Game 7 would not come. Manuel chomped his gum, fetched the baseball, handed it to the next guy, and took to leaning against that rail, watching it go by. He'd gotten it back to New York. He'd gotten the tabloids talking, gotten the people thinking, and had run the Yankees into four consecutive starts on three days' rest, if the series went the distance.

Then, Hideki Matsui(notes), for a night, got the pitches Chase Utley(notes) had been getting for a week. Up in the zone, straight and thick. He drove in six of the Yankees' seven runs. The bases seemed always full of Yankees. The Phillies could have lost by more. A lot more. The Yankees won, 7-3.

In their quiet clubhouse, the Phillies stuffed their road uniforms into red duffel bags. A year ago this time, they were drenching themselves in joy, wearing the victory T-shirts and caps, welcoming their wives and sons and dads into their workplace. Now, those same folks gathered quietly outside in a hallway.

A spring bouquet stood beside Martinez's locker. Martinez had abandoned it, along with a toothbrush and a newspaper, he the first of the Phillies to bolt the stadium. Two balloons bobbed above it. “Thank you,” they said. That Hideki Matsui is a nice man.

“You don't look at it as a failure,” said Howard, who homered Wednesday but batted .174 for the series. “We had a great year. We just got beat by a better team. That's the thing about the World Series, it's never guaranteed.”

Doesn't Charlie Manuel know it. He'd ridden that offense most of the season, had his starting rotation come around about mid-season, then added Cliff Lee(notes) as his ace at the end of July. He worked that bullpen best he could, rode parts, hid parts, manufactured parts.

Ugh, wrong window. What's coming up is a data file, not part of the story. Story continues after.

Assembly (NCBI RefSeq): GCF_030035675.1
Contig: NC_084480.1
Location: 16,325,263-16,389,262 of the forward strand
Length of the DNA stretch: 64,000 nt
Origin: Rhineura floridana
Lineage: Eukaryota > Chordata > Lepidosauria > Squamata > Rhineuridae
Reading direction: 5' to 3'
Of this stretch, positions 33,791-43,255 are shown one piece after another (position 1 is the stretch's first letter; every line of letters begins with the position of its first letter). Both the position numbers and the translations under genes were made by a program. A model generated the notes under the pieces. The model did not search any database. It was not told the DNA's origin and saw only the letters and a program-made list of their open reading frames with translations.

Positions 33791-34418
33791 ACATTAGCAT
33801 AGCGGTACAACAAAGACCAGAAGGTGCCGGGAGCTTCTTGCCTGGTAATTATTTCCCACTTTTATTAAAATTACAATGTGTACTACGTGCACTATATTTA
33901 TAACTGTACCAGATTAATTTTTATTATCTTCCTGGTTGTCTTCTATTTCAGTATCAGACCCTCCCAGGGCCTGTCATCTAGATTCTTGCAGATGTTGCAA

“Coming out of spring training,” he said, “our bullpen got hurt right away. From that day on … we had to work on it all year long.”

The men out there were game, say that for them. Lidge never quit on himself or them, not ever. Madson took the ball whenever Manuel beckoned. J.C. Romero(notes) served a drug suspension. The rest filled in around them, setting things up, cleaning them up, whatever it took.

It didn't end until the first Wednesday in November, a credit to Manuel.

Asked if the Yankees simply were better, if the difference might simply be the fact the Yankees had Mariano Rivera(notes) and he didn't, Manuel said, “They got real tough. We definitely can play with them. Are they better than we are? This series they were. They've got the trophy. We gave it up. But, we're going to get it back.”

His collar turned up against a cool breeze that would sneak in from left field, Manuel watched Rivera retire the final five Phillies of 2009. Camera flashes lit the ballpark like dancing jewels. Premature confetti fell around him and littered his red jacket.

The Yankees rushed from their dugout. Only then did Manuel leave his post, turning and descending those few dugout stairs.

Almost. Yessir, Ol' Cholly almost done it.